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C'est quoi ce bordel?

This morning while driving to and from Yoga i managed to hear the same article twice on NPR. Something in the article was Very Very Very confusing and disturbing to me. and i haven't been able to stop thinking about it since. If you know anything about Lebanon, PLEASE HELP! Here is what the story was about, as quoted from NPR's website:

"Lebanon reappoints pro-Syrian Prime Minister Omar Karami. But residents of the town of Hammana on Mt. Lebanon say the Syrian soldiers and intelligence agents based there have overstayed their welcome. Citizens say the foreign military presence has hurt the town's tourist industry and it's time for their Syrian "guests" to leave."

What this blerb does not mention is that the residents of Hammana on Mt. Lebanon interviewed for this article spoke to the interviewers in PERFECT PARISIAN FRENCH. The three "Lebonese" people who gave comment for this story sounded exactly as if they had been airlifted directly from the French Capital. No accent, no slight change of inflection, pure unadulterated native french. They were French people, speaking very passionately about how Syrians needed to get out of their country..... Lebanon.

I was so troubled, that i called Dan right away to ask him if they spoke French in Lebanon. (You can see now why i might appear, in some situations, to be an air-head. You too would wonder about the intelligence level of the future mother of your children if she called you out of the blue and without saying hello said, "Do they speak French in Lebanon?") Dan said he had never heard of any part of Lebanon where French was the native language. Curiouser and Curiouser! And NPR didn't mention anything about why our normal man-on-the-street Lebanese person was speaking French as a native language.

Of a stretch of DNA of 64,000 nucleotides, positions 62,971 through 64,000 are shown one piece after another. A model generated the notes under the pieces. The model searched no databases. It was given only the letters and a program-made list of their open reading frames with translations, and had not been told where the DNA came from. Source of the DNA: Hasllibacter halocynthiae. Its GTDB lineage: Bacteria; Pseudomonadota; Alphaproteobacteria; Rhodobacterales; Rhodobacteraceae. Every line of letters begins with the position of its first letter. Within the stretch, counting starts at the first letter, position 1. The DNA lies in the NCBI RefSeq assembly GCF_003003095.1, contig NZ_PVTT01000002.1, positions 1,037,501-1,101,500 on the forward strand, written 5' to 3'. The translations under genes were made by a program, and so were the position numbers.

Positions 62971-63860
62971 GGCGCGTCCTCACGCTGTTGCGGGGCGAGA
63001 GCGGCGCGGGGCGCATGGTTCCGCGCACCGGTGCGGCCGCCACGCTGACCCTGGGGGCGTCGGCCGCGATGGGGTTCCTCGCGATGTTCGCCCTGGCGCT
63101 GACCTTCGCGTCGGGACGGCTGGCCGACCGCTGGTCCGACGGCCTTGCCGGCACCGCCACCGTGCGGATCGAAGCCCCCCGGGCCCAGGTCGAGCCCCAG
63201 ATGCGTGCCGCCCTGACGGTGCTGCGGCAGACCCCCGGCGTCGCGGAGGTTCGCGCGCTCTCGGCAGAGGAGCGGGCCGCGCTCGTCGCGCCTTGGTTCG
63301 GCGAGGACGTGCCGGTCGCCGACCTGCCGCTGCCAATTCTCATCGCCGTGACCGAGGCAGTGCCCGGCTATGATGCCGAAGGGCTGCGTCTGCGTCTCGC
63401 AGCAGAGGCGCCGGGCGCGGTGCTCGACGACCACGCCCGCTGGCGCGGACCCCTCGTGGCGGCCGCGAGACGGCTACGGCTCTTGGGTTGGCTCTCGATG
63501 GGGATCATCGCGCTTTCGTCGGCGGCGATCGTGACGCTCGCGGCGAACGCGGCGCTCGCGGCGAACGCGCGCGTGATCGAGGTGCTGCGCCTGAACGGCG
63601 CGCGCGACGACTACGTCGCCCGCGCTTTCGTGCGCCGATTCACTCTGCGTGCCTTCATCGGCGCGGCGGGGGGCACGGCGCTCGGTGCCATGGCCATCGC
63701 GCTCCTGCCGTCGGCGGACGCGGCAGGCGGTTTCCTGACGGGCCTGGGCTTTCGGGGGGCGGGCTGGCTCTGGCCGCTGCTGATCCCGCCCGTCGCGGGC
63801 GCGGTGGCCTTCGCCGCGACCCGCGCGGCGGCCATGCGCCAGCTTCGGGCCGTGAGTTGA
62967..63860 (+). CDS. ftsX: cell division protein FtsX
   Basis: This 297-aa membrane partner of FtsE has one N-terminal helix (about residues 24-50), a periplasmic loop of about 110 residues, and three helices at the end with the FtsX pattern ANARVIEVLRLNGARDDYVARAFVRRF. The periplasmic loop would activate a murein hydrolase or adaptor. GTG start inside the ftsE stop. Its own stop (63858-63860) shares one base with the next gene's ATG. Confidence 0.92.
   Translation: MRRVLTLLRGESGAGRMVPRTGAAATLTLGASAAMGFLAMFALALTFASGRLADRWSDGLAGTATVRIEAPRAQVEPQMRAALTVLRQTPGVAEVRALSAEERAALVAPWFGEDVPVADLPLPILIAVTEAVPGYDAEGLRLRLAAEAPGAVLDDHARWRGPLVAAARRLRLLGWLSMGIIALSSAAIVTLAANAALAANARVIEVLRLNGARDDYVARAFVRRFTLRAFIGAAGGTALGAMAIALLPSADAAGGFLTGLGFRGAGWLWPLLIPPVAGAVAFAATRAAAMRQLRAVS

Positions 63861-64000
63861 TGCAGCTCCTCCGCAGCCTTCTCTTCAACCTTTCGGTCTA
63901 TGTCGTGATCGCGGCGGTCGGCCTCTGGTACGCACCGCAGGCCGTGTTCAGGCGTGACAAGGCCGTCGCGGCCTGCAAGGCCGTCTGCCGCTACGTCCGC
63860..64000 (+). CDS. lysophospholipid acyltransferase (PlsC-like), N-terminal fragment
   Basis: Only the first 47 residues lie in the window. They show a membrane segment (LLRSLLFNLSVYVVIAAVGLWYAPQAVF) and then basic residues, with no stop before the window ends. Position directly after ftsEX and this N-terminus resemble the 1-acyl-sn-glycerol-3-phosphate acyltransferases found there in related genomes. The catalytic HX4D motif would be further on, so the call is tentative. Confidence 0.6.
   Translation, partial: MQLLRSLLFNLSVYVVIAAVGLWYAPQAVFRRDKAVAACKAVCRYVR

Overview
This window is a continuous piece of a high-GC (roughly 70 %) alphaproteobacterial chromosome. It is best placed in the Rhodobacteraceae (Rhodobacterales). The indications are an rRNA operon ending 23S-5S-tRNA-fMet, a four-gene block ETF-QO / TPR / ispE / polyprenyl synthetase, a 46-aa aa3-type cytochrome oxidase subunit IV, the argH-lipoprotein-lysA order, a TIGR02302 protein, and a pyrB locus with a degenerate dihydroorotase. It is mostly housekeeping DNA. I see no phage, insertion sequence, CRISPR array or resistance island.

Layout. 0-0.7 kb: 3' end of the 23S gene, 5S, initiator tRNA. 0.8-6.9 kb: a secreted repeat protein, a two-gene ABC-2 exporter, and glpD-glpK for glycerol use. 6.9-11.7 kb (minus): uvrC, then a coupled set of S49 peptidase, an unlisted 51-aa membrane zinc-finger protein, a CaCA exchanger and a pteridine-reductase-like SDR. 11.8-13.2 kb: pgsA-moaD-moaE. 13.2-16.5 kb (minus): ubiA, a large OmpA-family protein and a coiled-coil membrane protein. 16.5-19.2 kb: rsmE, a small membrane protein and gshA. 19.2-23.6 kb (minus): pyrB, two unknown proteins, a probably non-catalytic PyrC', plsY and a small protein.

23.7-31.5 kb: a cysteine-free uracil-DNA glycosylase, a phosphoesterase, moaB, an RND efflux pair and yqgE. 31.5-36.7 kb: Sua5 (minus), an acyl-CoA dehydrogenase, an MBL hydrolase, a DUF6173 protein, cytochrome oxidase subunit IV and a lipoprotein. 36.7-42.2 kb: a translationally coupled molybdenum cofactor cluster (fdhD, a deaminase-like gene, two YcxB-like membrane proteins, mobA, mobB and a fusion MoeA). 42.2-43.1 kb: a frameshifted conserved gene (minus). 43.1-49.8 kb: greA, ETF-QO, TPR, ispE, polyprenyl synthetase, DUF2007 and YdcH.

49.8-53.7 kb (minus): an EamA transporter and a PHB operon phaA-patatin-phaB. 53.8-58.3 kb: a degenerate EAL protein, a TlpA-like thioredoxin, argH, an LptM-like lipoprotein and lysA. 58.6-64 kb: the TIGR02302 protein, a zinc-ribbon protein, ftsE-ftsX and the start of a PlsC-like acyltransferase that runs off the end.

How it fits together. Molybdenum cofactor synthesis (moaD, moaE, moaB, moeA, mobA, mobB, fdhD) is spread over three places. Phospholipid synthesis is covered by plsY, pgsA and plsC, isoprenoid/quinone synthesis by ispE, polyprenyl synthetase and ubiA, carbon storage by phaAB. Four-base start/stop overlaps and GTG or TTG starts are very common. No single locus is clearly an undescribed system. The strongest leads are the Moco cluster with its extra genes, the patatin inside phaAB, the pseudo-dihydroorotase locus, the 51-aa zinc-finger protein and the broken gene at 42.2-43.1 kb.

I can imagine only 4 Possibilities:
1) NPR didn't have enough money to hire a Lebanese translator to come out into the country with them, because all the translators are busy in Beirut where the big demonstrations are going on, so NPR had to find the one family in Hammana who spoke a European language.
2) Everyone in Hammana speaks French, and WTF?
3) French is the official language in some parts of Lebanon way out there in the country, and WTF?
4) NPR completely made this story up and thinks we can't tell between different foreign languages. To us Americains, they're all jes talkin' funny talk.

If anyone can shed any light on the curious linguistics in this story, Please Help! Call me right away! I am dying to know what's going on.

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